Pittsburgh Pirates: Position Players Pitching a Problem
Position players pitching has become an epidemic that has infected not only the Pittsburgh Pirates, but the rest of Major League Baseball.
It’s no secret that baseball isn’t at the popularity it once was. Its viewership is at the bottom among the big four sports leagues in the United States. Major League Baseball has tried over the past handful of years to get a more youthful crowd interested in the sport, but one problem they haven’t fully tackled yet is position players pitching. This has been a major issue for MLB teams, the Pittsburgh Pirates included.
In the final game of the series against the New York Yankees, the Pirates trotted out Josh VanMeter for the third time this year, and he gave up six runs on two home runs and eight total hits. They’ve also trotted out utility man Diego Castillo to the mound twice, and he’s given up eight runs in just two innings.
Castillo and VanMeter make up 5.5% of all earned runs the Pittsburgh Pirates have given up. That’s pretty impressive given that they make up less than 1% of the total innings Pirates pitchers have thrown this year. They’ve given up more runs than Roansy Contreras this year despite having 39 fewer innings.
Now I get it, the Pittsburgh Pirates aren’t a competitive team, and non-competitive teams will have more blow-out games than those who are in the hunt for a playoff spot. But look at some of the games the Pirates have lost when they’ve put in a position player. On June 22nd, they lost a 14-5 game to the Cubs but put in Diego Castillo in the last inning. He gave up four runs, but the Pirates came up in the bottom of the 9th and put up four runs of their own. What could have been a 9-5 loss became a 14-5 loss.
Staff writer Kody Duncan recently tweeted out something that highlights an issue caused by throwing in the towel and putting a position player to pitch:
Of the 76 runs allowed between these four games, over 15% of them were given up by Castillo or VanMeter.
The first person everyone is going to blame for this is Derek Shelton. After all, he makes the calls and decides who comes into the game and when they get pulled from the game. But this isn’t just a Derek Shelton issue. It’s a problem in all of MLB.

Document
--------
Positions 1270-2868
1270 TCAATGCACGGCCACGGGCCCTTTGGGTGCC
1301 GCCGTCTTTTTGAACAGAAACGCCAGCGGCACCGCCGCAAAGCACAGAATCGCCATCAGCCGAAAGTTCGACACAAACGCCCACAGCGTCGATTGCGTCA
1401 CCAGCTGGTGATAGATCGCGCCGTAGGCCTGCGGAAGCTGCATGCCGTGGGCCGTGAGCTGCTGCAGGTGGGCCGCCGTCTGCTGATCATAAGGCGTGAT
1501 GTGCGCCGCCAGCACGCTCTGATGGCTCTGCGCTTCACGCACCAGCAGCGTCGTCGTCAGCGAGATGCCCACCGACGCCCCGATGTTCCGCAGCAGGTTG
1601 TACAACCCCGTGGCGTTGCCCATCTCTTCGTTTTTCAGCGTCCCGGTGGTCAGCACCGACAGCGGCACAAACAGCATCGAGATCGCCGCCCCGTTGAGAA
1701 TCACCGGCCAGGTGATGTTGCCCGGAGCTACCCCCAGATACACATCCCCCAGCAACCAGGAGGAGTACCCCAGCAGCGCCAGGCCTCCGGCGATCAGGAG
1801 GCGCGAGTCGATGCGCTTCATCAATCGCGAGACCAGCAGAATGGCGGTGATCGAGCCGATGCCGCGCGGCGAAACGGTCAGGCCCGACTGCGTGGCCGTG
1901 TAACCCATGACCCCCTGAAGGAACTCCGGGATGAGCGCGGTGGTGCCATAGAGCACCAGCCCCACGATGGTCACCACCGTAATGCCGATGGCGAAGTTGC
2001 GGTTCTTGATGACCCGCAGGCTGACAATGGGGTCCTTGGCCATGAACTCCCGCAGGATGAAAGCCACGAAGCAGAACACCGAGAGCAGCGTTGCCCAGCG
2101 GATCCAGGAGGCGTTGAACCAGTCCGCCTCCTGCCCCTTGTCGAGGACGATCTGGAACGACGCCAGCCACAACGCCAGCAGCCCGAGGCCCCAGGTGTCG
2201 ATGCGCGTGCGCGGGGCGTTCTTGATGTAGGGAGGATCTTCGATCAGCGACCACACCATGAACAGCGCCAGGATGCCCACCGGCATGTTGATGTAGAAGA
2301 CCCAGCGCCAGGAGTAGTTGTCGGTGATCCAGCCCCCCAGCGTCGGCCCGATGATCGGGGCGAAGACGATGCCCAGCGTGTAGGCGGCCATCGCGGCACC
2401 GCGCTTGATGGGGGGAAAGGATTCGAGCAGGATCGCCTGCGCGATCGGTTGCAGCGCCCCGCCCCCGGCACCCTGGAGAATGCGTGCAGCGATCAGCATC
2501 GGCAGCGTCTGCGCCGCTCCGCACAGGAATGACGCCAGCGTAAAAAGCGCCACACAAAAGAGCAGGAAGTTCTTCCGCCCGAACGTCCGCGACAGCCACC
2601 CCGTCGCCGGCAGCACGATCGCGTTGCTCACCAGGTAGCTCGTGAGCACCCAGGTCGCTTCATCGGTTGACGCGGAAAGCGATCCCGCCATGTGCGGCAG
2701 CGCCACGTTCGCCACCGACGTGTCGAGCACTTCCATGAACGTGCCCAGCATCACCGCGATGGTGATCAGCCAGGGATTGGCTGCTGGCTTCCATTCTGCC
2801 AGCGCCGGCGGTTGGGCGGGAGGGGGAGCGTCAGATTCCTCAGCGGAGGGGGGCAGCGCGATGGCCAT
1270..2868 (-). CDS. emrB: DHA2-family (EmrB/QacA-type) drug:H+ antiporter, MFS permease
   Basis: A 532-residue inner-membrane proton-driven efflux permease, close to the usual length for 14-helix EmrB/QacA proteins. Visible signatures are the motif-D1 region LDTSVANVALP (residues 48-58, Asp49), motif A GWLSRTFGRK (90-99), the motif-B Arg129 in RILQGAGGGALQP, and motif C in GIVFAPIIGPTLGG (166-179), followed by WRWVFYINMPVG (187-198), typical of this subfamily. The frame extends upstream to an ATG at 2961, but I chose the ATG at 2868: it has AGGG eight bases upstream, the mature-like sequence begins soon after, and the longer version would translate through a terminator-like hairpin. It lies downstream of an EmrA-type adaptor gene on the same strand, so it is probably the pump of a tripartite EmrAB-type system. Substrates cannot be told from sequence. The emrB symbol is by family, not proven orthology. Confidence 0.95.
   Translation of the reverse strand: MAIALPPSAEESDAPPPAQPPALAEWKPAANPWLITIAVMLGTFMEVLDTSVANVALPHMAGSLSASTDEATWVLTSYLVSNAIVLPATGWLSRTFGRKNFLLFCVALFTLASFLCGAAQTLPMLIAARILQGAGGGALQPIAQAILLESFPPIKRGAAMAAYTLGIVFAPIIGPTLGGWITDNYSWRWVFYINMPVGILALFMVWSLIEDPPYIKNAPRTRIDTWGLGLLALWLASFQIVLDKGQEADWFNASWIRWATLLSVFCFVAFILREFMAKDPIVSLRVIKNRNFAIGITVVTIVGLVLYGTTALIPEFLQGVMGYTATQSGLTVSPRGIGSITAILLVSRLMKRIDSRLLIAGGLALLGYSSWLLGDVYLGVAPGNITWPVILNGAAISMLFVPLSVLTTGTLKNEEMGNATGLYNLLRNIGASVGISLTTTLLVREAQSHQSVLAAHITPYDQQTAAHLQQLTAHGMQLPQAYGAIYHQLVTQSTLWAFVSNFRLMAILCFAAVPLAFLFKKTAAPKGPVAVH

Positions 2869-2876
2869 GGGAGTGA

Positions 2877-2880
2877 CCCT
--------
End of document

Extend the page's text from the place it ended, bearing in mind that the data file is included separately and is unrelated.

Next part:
From 2008 through 2019, less than 75 pitches were thrown 50 MPH or slower. This year, there have been well over 175. This tweet was published nearly a month ago, displaying the ridiculous number of times a position player was put out to pitch:
Personally, I used to love watching position players pitch because it was a rare treat. It happened maybe once a month across the league in the past, if that. It was fun watching Travis Snider strike out Joey Votto or Los Angeles Dodgers’ back-up catcher Drew Butera fire 94 MPH and listen to Vin Scully’s surprised reaction. Now it’s a weekly occurrence where a guy comes out and throws literal batting practice pitches.
MLB tried to resolve this issue in the off-season. They implemented a rule where you cannot use a position player to pitch when you are losing by five runs or less. Los Angeles Dodgers’ skipper Dave Roberts tried to put in utility man Zach McKinstry to pitch in an early-June game against the New York Mets while losing 9-4. However, New York Mets’ manager Buck Showalter pointed this rule out to the umpires, and the Dodgers had to Evan Phillips.
While this rule stopped this one instance from a position player from pitching, more needs to be done. MLB needs to do more because the epidemic of giving up and putting in a position player to pitch who throws slower than the interstate speed limit is worsening the sport. Maybe make it to where a team must exhaust all their other pitching resources before turning to a position player, or make it to where only players who are designated as two-way players can pitch.
I don’t know what the solution is, but this has become a problem across the entirety of Major League Baseball. Teams are throwing position players onto the mound and straight-up giving up mid-game.